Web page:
Life with a 2 month old has been lots of fun, although it has reduced my time to blog… But some how my wife has found time,  so I’ll break the recent silence with some ‘fun’ photos from when I went out to our cars this morning.

Last night’s winter storm dumped a half inch of ice on the the cars that are back outside. (the property where we were storing our boat for the winter was sold two weeks ago… so if you know of a storage location in central Illinois… on the cheap leave a comment)

Ice Storm 12/19/08

Ice Storm 12/19/08Ice Storm 12/19/08

Windows NameSpace and ABE

Giving a bit of a face list to our File server we have decided to proceed with a Windows DFS Namespace.  One big reason for moving this direction rather than the traditional file shares is quite simply being able to present data in once space and still having the flexibility to distribute the data across several servers.  In this process we have elected to migrate our existing shared network drive to a new location so when we migrate each department we can talk thru storage best practices.  One major reason was to offload our Media storage to a separate server so there was less pain felt when mondo files were being archived on the servers from our Media folks.

NamespaceWe added DFS (2003R2) to our existing file server and configured it to host the name space.  In both 2003 and 2008 server this is a role that needs to be added for the service to be available.  A second server was named our media server and also was added to the namespace.  Here is a good article on the step by step to adding a Domain Namespace.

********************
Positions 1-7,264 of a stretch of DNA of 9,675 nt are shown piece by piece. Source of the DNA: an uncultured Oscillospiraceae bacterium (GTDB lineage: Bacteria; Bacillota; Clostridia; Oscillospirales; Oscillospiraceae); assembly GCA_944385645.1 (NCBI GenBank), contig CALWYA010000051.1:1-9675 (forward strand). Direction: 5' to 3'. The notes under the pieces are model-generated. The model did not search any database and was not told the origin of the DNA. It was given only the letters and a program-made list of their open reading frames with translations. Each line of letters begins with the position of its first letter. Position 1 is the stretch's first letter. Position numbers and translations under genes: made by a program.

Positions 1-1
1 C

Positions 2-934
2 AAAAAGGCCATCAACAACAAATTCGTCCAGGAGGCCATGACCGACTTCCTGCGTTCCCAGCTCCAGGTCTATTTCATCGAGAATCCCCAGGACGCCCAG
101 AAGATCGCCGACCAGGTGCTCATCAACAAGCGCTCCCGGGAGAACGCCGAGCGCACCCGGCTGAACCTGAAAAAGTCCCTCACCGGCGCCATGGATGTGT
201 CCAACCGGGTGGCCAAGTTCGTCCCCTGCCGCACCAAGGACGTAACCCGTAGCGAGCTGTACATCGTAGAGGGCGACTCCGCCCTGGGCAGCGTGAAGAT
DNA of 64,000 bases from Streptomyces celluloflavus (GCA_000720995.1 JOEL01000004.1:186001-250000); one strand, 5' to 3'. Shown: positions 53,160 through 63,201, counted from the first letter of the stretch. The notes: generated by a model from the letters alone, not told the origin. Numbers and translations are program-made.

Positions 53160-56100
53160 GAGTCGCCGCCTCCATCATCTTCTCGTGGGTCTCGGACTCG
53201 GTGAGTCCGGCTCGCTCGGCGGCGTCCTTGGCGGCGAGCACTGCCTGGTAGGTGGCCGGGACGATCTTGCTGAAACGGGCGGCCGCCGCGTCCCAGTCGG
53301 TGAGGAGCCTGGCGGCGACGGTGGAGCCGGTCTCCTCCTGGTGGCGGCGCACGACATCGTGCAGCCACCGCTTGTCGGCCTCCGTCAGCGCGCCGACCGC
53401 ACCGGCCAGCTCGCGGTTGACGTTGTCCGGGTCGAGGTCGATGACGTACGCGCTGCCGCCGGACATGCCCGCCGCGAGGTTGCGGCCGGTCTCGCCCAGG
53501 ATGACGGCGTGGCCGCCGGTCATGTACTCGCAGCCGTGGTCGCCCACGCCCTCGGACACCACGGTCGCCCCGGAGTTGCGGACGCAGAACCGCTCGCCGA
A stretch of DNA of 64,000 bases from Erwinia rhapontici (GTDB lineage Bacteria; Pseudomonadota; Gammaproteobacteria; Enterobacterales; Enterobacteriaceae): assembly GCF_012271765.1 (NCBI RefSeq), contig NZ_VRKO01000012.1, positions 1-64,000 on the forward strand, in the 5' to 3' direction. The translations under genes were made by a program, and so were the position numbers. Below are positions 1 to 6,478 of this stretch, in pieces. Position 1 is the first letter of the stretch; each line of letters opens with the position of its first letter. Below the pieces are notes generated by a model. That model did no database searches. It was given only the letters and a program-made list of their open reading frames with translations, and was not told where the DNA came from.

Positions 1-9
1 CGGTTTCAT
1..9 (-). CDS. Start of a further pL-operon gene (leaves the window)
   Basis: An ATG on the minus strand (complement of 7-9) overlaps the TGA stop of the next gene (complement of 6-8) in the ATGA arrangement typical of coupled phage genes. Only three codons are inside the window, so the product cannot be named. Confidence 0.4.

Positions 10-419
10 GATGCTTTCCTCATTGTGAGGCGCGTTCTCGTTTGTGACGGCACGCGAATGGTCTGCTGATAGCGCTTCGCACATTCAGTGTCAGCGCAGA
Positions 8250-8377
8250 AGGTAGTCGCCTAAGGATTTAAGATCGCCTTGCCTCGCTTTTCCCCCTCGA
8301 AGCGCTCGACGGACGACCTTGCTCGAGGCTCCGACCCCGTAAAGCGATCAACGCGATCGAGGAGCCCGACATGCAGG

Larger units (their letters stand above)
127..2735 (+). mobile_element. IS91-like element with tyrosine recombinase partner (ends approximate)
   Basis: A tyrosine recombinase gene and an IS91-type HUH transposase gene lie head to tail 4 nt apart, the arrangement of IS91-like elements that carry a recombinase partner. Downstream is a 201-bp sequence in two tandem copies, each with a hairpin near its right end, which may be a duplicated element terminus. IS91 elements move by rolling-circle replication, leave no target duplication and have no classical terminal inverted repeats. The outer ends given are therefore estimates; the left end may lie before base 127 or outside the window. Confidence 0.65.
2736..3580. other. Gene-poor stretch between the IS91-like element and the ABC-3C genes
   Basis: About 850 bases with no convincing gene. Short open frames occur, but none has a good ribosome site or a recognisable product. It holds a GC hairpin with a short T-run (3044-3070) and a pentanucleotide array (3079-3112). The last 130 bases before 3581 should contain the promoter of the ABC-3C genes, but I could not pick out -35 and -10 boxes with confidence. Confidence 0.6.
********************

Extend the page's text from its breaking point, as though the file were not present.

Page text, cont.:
One item that wasn’t clear to me was DFS Creates a share that houses the links to your data when you add a server to the namespace the local location of the DFS Links SHOULDN’T be the location where your data exists.  The DFS Roots are simply a file structure that tells the namespace how to work and where to point… Don’t make the DFSRoots Shared folder your data location.

Now users can go do domain.orgNamespace and access their departments files even if those files live across two separate file servers. 

All was quickly working well except for one of our requirements for this project, enabling Access-Based Enumeration, Microsoft’s name for security trimming on a file server.  While the permissions were working and users couldn’t get to another departments data they could still see the other departments…. and learning from experience if people don’t have access to data then things are better if they can’t see that data is there…  So then started a quest to enable ABE on the namespace.